Modest Market Gains Give Dow a New High
Stocks used a modest advance Friday to close the first half of 1985 at record levels.
Prices moved within a narrow range for most of the day, but the upturn shortly before the closing bell was enough for several of the market’s key averages to best their previous highs reached Thursday.
The Dow Jones average of 30 industrials rose 3.25 to an all-time high of 1,335.46, and, for the week, the measure advanced 10.98 points. Through the first six months of the year, the blue-chip average was up 123.89 points, or 9.3%.
The Dow Jones transportation average also set a new high, gaining 1.05 to 664.09, as did the New York Stock Exchange composite index, which rose 0.39 to 111.11.
Overall advances led declines by three to two on the NYSE, and Big Board volume totaled 105.24 million shares, against 106.73 million Thursday.
Rally in Bond Market
Auto, retail, telephone and financial issues led the gainers.
Stocks again were underpinned by a rally in the bond market, where prices of Treasury bonds rose about a point, or $10 for every $1,000 in face value, for the second consecutive day. Conversely, some short-term interest rates fell by about a tenth of a percentage point.
Wall Street also appeared to take in stride the Commerce Department’s report that its key gauge of future economic trends--the index of leading economic indicators-- rose 0.7% in May after declining 0.6% and 0.1% in April and March, respectively.
Investors are hopeful that an upturn in the economy will contribute to higher corporate earnings later this year and in 1986, although some economists say the outlook for manufacturing remains poor.
Regardless, analysts said that, because Friday was the final day of the second quarter, many institutional money managers were busy shuffling stocks to bolster the second-quarter performances of their portfolios--which helped keep the market within a narrow trading range.
American Medical International rose to 26 and topped the NYSE’s active list after a 4.6-million-share block traded at 25 7/8.
Elsewhere on the list, American Telephone & Telegraph gained 5/8 to 24 1/8, Pan American World Airways was up at 7 1/8 and Schlumberger rose 3/4 to 38 5/8. International Business Machines lost to 123 3/4, however.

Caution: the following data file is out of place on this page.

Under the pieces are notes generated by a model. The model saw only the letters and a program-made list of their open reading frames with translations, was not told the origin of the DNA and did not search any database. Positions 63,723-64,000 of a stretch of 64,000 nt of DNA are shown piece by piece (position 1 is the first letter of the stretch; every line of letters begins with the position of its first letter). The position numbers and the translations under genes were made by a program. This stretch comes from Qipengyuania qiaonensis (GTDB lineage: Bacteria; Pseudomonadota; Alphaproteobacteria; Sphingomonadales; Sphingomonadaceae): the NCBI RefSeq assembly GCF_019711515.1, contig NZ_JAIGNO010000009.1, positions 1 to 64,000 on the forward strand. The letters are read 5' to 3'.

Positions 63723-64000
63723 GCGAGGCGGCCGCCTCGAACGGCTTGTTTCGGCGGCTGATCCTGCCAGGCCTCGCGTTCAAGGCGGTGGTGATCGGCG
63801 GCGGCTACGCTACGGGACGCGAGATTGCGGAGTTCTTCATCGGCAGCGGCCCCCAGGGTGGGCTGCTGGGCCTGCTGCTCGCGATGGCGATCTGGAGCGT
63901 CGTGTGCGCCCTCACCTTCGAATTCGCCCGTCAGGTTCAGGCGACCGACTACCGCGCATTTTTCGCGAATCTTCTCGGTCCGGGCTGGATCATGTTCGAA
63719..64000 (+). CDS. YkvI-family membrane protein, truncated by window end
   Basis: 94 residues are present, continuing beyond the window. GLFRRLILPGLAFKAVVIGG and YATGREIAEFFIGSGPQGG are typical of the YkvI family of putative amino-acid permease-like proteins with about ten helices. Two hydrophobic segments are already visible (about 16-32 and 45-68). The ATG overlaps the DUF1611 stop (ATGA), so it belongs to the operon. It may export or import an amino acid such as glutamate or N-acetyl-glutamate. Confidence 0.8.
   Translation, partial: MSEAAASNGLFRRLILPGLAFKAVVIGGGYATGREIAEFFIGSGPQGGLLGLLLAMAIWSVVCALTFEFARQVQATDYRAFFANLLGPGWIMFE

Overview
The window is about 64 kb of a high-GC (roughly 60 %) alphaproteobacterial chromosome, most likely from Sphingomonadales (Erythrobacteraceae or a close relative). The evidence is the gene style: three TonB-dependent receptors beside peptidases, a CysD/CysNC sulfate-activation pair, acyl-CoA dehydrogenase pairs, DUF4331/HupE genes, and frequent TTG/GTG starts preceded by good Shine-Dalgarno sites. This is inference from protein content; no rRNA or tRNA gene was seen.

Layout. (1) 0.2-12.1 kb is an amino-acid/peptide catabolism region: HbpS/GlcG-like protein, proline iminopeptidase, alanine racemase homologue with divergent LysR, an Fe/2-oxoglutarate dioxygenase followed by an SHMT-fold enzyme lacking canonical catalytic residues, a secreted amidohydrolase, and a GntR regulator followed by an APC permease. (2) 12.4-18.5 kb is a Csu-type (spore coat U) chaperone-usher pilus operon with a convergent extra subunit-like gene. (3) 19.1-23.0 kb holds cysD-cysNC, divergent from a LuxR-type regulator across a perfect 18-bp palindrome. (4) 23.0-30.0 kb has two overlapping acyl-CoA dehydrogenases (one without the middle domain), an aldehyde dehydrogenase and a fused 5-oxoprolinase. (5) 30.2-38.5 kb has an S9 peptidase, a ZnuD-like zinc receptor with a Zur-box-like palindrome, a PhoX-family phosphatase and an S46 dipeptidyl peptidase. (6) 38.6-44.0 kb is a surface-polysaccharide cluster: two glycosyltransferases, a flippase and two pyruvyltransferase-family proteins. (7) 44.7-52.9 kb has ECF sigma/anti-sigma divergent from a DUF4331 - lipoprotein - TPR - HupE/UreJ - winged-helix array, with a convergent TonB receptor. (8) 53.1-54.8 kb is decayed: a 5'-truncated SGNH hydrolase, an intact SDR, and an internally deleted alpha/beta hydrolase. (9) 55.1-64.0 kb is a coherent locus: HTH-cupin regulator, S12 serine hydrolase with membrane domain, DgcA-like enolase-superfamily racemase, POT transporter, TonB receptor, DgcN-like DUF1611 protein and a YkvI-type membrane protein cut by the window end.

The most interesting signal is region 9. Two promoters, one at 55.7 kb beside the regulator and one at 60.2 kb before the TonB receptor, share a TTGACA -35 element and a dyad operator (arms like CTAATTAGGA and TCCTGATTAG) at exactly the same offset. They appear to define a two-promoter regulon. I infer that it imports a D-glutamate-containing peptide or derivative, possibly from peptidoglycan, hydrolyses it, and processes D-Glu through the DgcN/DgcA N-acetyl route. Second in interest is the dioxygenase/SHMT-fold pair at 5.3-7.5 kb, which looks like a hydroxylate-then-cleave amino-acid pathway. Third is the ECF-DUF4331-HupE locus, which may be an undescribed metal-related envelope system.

In the financial sector, Citicorp climbed 1 3/4 to 49 3/8, H. F. Ahmanson rose 1 1/8 to 36 and J. P. Morgan advanced 7/8 to 51 1/2.
Clevepak jumped 1 1/2 to 12 7/8 after suspending its dividend and saying it received offers for the purchase of the company by unidentified suitors.
Kaiser Aluminum & Chemical was unchanged at 13; an 800,000-share block crossed at 13.
Nationwide turnover in NYSE-listed issues, including trades in those stocks on regional exchanges and in the over-the-counter market, totaled 125.25 million shares.
Large blocks of 10,000 or more shares traded on the NYSE totaled 2,032, compared to 2,175 on Thursday.
The Wilshire index of 5,000 equities closed at 1,977.844, up 7.805.
Standard & Poor’s index of 400 industrials rose 0.62 to 211.92, and S&P;'s 500-stock composite index was up 0.62 to 191.85. Both were record highs.
At the American Stock Exchange, the market-value index rose 1.20 to 230.89.
The NASDAQ composite index for the over-the-counter market closed at 296.20, up 0.86.
In the secondary market for Treasury bonds, prices of short-term governments gained 3/8 point, intermediate maturities were up by between 3/4 point and 1 points and long-term issues climbed by about 1 1/8 points.
The movement of a full point is equivalent to a change of $10 in the price of a bond with a $1,000 face value.
In corporate trading, industrials rose 3/4 point and utilities rose 7/8 point in light trading, Salomon Bros. said. It said that, among tax-exempt municipal bonds, general obligations were unchanged and revenue bonds fell 1/8 point in light activity.
The Merrill Lynch Daily Treasury Index, which measures price movements on all outstanding Treasury issues with maturities of a year or longer, rose 0.60 to 106.82.
Yields on three-month Treasury bills fell 6 basis points to 6.82%. Six-month bills dropped 10 basis points to 6.98%, and one-year bills were off 15 basis points at 7.17%. A basis point is one-hundredth of a percentage point.
Yields on 30-year Treasury bonds fell to 10.44% from 10.54% late Thursday.
The federal funds rate, the interest on overnight loans between banks, was 7.25%, down from 8% late Thursday.